Year-on-year, exports jumped 12 percent to USD 37,806 million in September 2018, with non-oil sales, which represented around 92.7 percent of total exports, increasing 10 percent to USD 35,031 million. Sales went up for machinery and special equipment for diverse industries (19.1 percent); automotive products (17.8 percent); steel products (17.8 percent) and plastic and rubber goods (11.6 percent). Additionally, sales of agricultural and fishing goods rose 1.0 percent, namely fish, crustaceans and mollusks (66.7 percent), cattle (41.3 percent) and fresh vegetables (30 percent).
Oil exports surged 43.8 percent to USD 2,775 million in September. The country exported 1,206 million barrels of oil a day, higher than the 1,159 million recorded in the corresponding month of 2017. Crude oil prices rose to USD 68.44 a barrel, USD 20.14 more than in September last year.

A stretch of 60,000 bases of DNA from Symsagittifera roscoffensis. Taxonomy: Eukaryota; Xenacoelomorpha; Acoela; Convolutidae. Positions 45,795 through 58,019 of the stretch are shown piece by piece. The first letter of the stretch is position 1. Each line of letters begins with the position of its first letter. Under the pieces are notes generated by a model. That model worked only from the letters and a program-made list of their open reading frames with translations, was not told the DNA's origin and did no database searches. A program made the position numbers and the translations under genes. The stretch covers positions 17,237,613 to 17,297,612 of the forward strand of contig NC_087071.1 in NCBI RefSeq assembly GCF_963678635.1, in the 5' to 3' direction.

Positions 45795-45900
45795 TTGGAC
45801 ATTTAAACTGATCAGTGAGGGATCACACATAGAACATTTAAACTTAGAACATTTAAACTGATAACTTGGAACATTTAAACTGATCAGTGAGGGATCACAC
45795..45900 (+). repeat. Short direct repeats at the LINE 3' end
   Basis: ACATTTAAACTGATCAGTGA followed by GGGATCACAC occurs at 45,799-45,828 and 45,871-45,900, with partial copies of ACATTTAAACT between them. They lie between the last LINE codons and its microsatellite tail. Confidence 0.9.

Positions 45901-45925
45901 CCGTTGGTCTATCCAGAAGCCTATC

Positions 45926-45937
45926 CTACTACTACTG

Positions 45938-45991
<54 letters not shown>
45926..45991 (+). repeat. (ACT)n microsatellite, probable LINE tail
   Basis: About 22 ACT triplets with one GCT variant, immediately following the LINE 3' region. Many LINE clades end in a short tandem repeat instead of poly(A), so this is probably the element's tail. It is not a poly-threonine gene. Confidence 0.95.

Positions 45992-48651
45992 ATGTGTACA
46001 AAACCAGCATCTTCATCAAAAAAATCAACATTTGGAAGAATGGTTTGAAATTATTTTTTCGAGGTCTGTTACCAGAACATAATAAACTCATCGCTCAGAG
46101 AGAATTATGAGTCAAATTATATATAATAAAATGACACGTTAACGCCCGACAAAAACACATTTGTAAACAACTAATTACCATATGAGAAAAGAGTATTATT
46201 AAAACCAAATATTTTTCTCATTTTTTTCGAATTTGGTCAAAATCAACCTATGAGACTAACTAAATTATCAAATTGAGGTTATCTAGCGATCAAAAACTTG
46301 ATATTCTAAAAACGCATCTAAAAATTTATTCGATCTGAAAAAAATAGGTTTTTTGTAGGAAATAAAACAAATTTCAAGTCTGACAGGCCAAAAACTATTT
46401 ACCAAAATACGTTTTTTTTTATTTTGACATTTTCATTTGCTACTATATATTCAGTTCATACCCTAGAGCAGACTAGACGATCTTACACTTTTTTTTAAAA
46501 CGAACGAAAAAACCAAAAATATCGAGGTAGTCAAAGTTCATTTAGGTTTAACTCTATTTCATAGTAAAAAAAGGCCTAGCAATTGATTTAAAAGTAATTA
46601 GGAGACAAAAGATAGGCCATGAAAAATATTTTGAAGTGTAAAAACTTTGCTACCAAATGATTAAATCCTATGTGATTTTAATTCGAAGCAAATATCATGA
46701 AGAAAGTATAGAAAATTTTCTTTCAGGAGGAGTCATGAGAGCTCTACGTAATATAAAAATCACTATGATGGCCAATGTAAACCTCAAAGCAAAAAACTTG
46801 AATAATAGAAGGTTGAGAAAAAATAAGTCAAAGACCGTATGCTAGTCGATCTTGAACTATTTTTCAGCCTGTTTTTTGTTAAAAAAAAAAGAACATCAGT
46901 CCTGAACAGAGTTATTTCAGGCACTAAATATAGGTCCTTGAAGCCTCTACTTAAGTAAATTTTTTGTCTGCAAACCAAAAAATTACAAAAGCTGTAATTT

Non-oil shipments to the US, which accounted for more than 80 percent of total sales, increased 9.8 percent, driven by autos (16.9 percent) and other products (5.9 percent). Sales to the rest of the world went up 11.2 percent, as exports of both autos (22.2 percent) and other products (6.2 percent) rose.
Imports advanced 6.4 percent to USD 37,999 million, as non-oil (5.1 percent) and oil purchases (18 percent) increased. Non-oil imports were boosted by intermediate goods (7 percent), consumer goods (1.8 percent) and capital goods (9.1 percent).
On a seasonally adjusted monthly basis, the trade gap declined to USD 460 million from USD 1,172 million, as exports went up 0.9 percent to USD 38,939 million and imports fell 0.9 percent to USD 39,399 million.